Regional Gardening Reports :: National Gardening Association

Northern & Central Midwest

September, 2003
Regional Report

Plant Winter Ground Covers

In areas of the vegetable garden that are empty, sow winter rye to hold the soil in place through the winter. It will start growth now, and then in spring it can be tilled under to replenish nutrients in the soil.

Ready Houseplants To Come Indoors

Prepare houseplants to come indoors before frost. Check them over carefully for insects. A spray of summerweight oil mixed with a little insecticidal soap will help take care of any pests. Submerge the pot and soil ball in a bucket of water and leave for thirty minutes to kill any soil dwellers. Drain well.

Dry Down Amaryllis to Bring Indoors

Around the beginning of September, move amaryllis to a spot where they will not get rainfall, and let the foliage begin to yellow. Move the plants indoors before frost and let them continue to dry. They can be placed in a dark, cool spot for about six weeks, when they should be brought out for forcing into bloom.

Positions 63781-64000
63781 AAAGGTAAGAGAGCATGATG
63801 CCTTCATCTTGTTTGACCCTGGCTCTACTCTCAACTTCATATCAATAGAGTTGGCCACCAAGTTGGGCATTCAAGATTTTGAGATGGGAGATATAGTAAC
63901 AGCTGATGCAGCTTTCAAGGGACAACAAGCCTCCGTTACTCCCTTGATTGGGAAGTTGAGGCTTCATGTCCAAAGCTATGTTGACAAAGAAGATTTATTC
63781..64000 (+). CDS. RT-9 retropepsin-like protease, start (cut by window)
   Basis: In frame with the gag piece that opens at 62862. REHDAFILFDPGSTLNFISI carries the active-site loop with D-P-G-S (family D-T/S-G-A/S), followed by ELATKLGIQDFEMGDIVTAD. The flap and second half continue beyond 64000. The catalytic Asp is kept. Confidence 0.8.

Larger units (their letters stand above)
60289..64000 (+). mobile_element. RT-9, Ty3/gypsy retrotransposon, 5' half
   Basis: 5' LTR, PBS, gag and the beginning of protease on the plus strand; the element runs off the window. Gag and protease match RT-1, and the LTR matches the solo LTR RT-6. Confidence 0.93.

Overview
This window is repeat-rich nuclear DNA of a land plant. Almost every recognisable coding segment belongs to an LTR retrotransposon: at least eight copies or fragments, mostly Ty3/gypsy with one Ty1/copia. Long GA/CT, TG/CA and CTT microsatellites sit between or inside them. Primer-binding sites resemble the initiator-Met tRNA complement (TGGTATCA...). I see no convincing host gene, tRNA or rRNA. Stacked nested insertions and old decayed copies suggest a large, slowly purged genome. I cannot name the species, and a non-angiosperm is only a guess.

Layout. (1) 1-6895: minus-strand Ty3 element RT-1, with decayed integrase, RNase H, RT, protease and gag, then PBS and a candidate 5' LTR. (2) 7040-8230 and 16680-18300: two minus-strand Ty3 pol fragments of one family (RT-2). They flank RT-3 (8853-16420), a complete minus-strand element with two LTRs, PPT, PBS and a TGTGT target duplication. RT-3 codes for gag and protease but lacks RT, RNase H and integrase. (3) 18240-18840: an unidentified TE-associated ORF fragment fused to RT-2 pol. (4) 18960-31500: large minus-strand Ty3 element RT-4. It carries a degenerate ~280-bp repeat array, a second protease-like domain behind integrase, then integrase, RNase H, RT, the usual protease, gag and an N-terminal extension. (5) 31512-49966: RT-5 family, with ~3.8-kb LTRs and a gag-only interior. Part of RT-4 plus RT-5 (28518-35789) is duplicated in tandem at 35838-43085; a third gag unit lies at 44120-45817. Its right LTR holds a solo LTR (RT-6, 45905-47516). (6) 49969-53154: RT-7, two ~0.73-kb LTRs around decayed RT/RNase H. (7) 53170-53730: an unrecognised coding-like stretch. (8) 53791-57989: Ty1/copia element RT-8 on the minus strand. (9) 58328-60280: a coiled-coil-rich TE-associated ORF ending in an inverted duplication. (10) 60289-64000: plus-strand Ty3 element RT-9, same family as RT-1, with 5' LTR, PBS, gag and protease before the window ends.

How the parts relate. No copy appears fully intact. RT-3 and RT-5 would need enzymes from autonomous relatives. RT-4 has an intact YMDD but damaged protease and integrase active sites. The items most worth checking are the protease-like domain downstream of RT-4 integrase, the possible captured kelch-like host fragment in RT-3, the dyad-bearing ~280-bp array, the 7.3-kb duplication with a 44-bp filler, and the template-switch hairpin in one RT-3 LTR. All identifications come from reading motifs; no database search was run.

Time to Start Saving Seeds

Pick healthy, strong fruit or vegetables as sources of seed. Self-pollinated or open-pollinated plants will set seed that will come true. Hybrids of plants such as peppers and cucumbers will not, so don't bother to save the seeds. You will find this information on the seed packet.

Great Weather for Composting

If you haven't started a compost pile, fall is a great time to start one. Select a place in a somewhat sunny area where you have access to some soil to shovel on the pile. Put your garden waste on the pile, shredding the larger stuff if possible, and layer it with soil. Sprinkle to keep it moist.


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